# Scientific Method: Magnets

In our Family Inventors’ Lab, we introduce the scientific method at the start of the quarter in our What is a Scientist unit. We even teach them a song about the scientific method, and share this Scientific Method Poster to show the steps. We re-visit that discussion when we talk about Magnets and about Sinking and Floating, since those topics offer an easy way to practice over and over the steps of forming a hypothesis and testing that hypothesis.

Prepare a collection of items for your child to test. Samples: a stainless steel spoon, a plastic spoon and a wooden spoon; a steel can and an aluminum can, a pencil and a pen, a paper clip, binder clip, rubber band; metal washers, coins, plastic and wood toys, metal toy cars, wood toy trains with magnet connectors, and more. For younger children, age 3 – 4, only include magnetic metals, so they can get the basic answer that magnets stick to metal. For older children, include other metals, like aluminum cans and coins to stretch that assumption to understanding magnets stick to some metals and not others.

Method for 3 – 4 year olds: Just let them play and explore. What items stick to the magnet? Which items don’t stick? You can talk out loud about patterns you notice – “hmmm, that’s interesting. It didn’t stick to any of the wood items, but it stuck to all the metal items… ” Ask musing questions – not direct questions that insist they give you a correct answer. More like: “hmmm… I wonder if the magnet will stick to this binder clip? Any guesses?”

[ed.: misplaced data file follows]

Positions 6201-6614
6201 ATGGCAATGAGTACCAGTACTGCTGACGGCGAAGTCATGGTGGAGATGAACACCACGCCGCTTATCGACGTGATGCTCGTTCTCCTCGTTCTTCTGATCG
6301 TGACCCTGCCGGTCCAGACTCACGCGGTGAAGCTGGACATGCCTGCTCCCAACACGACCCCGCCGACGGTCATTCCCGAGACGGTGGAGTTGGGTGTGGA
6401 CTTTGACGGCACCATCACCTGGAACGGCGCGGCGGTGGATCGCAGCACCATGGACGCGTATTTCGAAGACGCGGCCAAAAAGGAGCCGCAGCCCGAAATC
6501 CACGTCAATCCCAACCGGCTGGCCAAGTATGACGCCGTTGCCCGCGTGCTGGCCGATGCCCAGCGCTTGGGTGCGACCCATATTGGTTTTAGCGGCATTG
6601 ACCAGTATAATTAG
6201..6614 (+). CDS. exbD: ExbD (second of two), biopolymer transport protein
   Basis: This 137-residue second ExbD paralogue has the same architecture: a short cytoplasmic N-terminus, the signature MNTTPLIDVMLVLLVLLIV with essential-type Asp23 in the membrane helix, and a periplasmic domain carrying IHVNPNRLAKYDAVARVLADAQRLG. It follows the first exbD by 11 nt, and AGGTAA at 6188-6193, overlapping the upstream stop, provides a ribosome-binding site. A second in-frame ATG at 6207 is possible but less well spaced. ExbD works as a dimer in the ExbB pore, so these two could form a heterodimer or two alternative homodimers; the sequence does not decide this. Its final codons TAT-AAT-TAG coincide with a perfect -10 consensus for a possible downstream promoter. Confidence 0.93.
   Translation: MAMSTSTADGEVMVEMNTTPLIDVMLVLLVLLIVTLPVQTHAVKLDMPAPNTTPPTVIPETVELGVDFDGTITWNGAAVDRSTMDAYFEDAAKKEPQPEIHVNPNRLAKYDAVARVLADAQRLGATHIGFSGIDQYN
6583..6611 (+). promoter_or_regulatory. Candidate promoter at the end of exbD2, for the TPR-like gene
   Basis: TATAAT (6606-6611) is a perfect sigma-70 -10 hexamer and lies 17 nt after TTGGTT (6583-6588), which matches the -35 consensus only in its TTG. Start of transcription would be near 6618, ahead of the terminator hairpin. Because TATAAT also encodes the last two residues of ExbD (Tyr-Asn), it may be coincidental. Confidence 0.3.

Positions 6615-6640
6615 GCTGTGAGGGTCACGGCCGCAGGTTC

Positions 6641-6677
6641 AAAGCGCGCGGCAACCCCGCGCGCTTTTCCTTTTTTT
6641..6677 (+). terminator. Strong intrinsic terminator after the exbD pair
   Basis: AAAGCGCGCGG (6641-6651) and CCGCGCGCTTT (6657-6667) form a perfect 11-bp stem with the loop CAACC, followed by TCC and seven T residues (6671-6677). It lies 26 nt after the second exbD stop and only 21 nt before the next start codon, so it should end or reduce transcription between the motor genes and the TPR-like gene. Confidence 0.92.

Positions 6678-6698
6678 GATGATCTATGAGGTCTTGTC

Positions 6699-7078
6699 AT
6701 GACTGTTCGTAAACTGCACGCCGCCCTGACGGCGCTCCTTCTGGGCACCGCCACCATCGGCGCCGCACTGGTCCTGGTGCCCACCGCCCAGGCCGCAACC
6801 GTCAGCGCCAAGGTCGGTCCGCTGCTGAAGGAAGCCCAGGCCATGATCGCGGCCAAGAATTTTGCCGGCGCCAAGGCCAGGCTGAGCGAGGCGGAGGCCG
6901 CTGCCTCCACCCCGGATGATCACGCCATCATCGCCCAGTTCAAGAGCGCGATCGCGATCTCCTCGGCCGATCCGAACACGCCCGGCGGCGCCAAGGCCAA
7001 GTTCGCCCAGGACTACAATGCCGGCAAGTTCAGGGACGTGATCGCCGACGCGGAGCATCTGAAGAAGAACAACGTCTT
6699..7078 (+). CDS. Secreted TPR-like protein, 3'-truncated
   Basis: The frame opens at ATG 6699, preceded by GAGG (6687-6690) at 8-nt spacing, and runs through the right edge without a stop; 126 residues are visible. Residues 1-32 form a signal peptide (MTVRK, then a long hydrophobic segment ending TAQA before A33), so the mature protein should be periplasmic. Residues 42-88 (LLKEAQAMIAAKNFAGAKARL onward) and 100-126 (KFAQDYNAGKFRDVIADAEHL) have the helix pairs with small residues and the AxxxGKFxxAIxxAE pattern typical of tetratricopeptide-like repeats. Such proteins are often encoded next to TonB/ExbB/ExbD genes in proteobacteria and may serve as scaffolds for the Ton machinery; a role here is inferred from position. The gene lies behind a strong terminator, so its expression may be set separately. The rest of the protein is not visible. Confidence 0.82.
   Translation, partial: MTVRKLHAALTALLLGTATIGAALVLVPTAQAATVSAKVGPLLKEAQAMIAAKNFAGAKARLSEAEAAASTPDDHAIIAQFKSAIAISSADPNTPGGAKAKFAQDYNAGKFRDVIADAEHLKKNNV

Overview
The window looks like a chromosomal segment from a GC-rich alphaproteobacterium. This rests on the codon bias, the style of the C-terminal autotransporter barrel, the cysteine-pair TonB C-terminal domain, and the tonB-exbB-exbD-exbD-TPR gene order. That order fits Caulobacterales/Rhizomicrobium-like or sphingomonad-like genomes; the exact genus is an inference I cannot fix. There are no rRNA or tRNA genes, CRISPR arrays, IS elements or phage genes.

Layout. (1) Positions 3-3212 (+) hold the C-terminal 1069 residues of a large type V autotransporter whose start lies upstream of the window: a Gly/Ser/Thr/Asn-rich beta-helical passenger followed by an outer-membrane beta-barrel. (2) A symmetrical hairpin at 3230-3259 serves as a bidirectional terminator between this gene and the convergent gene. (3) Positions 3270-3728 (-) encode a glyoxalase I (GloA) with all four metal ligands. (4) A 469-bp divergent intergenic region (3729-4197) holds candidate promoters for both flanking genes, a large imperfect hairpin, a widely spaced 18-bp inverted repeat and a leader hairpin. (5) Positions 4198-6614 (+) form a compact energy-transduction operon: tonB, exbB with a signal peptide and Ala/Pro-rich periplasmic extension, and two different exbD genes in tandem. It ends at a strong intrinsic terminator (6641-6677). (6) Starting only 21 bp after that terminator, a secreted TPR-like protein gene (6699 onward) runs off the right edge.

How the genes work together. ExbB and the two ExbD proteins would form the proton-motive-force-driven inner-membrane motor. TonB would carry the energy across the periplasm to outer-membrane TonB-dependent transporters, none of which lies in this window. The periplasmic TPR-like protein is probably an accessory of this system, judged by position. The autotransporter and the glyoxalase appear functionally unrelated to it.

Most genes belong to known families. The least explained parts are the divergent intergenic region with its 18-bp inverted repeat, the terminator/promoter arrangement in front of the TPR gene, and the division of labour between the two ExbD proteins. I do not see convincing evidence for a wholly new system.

Method for 5 and up: Show them an object. Ask them whether they think the magnet will stick to it. Ask they why they think that… you’re attempting to tease out any prior knowledge they have. Ask them to make a prediction – will the magnet stick? Then test it. Were they right? Wrong? Have they learned something new about what is and what is not magnetic? As they test the items, they can put all the magnetic items in one stack and all the non-magnetic items in another stack. (You could make a sorting mat like the one from prekinders shown at the top of this post.) When you’re done, encourage them to look at each stack and see what they can observe about their results which might give them some more ideas about what magnets will and will not stick to. (e.g. everything in one pile is metal, the things in the other pile are metal or wood or plastic.)

You can then challenge them to test other items in the house to see if their new theories apply. (You may want to discourage them from using magnets on all your electronics… )

For older children who write, you could create a worksheet like this for them to take notes on. In the comments field, they can write any notes about their observations. “Wood isn’t magnetic” or “why won’t a magnet stick to this metal can???”